1. To plan, construct, or manage as an engineer.
2. To alter or produce by methods of genetic engineering: "Researchers . . . compared insulin manufactured by bacteria genetically engineered with recombinant DNA techniques to the commercial insulin obtained from swine or cattle" (Fusion).
3. To plan, manage, and put through by skillful acts or contrivance; maneuver.
The Probiotic Industry
The probiotic industry is fairly new. In fact, there is no legal definition of a probiotic, but the scientific community agrees that it should be (1) live microbes (2) defined and properly named (3) safe and (4) provide a health benefit. In my opinion, all four of these areas can be, and have been, easily manipulated.
It leaves the door wide open for biotech companies and manufacturers to culture and “engineer” a bacteria and define it a “probiotic”. I mentioned in the beginning that I do believe some companies who purchase their probiotics from biotech companies or labs are not aware they are purchasing engineered bacteria. They may very well, like myself at one point, assume that ALL probiotics on the market is a naturally occurring phenomena. It is so important as a consumer to be empowered with knowledge that you can depend on. That said, I no longer consume and promote these products and strains:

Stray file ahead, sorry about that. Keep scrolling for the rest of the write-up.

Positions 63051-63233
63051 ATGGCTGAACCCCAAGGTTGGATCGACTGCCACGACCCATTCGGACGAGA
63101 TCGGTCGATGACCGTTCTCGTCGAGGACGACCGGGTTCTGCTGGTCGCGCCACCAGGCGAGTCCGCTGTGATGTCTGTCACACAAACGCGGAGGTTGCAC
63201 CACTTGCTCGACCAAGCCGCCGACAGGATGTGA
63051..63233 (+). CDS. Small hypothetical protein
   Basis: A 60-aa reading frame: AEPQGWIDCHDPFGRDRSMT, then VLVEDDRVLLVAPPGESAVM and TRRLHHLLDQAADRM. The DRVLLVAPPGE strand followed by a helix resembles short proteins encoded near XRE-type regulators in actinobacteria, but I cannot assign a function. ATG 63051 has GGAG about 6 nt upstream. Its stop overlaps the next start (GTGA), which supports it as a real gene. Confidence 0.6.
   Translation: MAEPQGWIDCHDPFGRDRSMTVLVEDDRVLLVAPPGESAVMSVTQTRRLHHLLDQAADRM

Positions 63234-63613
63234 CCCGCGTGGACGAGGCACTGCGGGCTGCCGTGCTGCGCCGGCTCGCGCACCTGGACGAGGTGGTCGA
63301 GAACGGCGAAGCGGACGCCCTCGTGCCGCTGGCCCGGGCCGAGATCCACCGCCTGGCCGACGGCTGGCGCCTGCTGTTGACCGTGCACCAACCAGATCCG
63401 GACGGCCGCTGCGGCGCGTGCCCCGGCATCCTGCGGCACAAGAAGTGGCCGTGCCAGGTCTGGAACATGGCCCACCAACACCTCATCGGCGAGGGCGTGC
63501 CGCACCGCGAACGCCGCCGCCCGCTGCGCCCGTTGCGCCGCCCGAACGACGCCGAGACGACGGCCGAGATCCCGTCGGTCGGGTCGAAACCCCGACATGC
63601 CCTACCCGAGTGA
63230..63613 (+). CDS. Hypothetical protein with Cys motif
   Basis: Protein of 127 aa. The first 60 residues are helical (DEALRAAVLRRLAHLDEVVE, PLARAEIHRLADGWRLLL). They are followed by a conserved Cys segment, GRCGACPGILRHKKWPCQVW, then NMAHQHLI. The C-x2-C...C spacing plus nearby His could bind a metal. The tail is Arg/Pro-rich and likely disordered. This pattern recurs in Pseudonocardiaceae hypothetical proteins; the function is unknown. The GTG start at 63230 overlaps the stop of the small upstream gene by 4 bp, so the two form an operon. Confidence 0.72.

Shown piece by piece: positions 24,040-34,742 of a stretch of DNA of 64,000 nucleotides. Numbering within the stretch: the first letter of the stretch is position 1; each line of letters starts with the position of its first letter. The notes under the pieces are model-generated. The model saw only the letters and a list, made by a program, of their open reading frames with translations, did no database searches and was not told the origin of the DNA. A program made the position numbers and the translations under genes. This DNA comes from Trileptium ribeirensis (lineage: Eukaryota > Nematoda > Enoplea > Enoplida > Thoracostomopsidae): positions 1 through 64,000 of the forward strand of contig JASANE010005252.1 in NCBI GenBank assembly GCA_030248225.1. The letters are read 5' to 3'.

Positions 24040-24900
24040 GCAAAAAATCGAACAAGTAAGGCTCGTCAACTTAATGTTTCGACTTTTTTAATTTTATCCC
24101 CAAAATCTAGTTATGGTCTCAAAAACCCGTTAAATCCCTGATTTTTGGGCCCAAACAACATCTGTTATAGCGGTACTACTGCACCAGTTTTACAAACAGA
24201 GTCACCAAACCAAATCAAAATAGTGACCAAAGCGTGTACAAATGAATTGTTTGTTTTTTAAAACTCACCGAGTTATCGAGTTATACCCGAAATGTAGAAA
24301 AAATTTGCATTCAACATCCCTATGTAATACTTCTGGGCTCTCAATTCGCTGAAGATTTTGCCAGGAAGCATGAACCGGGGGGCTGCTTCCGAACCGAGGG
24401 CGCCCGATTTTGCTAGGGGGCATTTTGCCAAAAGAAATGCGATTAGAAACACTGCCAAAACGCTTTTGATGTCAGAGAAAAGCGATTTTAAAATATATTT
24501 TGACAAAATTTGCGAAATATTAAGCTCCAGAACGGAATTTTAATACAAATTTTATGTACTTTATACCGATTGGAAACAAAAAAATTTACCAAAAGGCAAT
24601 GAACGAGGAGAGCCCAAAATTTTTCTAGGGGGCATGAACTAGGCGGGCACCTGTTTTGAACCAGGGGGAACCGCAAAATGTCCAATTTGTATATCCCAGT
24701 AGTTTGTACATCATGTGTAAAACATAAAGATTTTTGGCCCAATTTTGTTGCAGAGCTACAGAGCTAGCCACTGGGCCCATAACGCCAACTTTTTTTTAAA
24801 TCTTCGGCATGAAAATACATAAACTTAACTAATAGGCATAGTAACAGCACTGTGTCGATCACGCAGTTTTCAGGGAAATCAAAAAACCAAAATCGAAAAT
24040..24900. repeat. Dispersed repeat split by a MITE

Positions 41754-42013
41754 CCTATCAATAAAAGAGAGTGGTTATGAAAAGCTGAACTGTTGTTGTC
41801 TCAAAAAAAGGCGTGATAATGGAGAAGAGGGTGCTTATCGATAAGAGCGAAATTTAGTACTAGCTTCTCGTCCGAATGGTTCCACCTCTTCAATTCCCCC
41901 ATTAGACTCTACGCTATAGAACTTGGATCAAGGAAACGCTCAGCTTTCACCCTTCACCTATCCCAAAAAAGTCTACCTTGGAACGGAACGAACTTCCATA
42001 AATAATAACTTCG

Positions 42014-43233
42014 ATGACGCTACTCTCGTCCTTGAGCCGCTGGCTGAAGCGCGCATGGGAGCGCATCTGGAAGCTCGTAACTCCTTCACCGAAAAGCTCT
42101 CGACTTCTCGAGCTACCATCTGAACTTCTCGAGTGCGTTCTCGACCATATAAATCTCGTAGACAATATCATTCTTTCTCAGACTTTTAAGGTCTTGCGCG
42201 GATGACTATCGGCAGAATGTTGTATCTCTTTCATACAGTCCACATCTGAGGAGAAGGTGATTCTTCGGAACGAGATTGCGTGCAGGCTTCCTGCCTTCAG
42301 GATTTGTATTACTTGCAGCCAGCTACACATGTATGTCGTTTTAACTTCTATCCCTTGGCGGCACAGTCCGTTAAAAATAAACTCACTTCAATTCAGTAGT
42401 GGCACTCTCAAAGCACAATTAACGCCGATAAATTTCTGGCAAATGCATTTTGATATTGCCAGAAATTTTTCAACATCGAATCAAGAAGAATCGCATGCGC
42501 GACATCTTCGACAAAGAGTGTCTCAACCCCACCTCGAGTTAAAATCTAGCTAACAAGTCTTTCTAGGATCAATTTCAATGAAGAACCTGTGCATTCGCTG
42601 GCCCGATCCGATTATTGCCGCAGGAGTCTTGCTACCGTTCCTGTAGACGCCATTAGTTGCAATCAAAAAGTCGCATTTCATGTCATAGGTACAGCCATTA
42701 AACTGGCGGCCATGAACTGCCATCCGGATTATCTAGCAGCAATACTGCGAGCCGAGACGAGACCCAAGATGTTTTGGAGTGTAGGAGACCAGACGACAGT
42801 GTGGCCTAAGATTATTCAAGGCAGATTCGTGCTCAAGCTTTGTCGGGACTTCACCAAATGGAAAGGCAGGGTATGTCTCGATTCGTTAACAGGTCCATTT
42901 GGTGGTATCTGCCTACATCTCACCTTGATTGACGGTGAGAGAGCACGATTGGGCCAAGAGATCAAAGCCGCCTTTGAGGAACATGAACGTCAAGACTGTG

KeVita Probiotic Drinks – Bacteria Strain - Bacillus coagulans GBI-30, 6086 owned by Ganeden Labs
GT/Synergy Drinks - Bacteria Strain - Bacillus coagulans GBI-30, 6086 owned by Ganeden Labs
Bacteria Strain - S. salivarius K12 (BLIS K12) – Owned by BLIS Technologies
Citations Update December 13, 2014
The original quote found in the above article was cited from Jackson, GI website - URL: http://www.prebiotin.com/prebiotics/prebiotics-vs-probiotics/ is no longer found there but buried in a press release on PRlog.com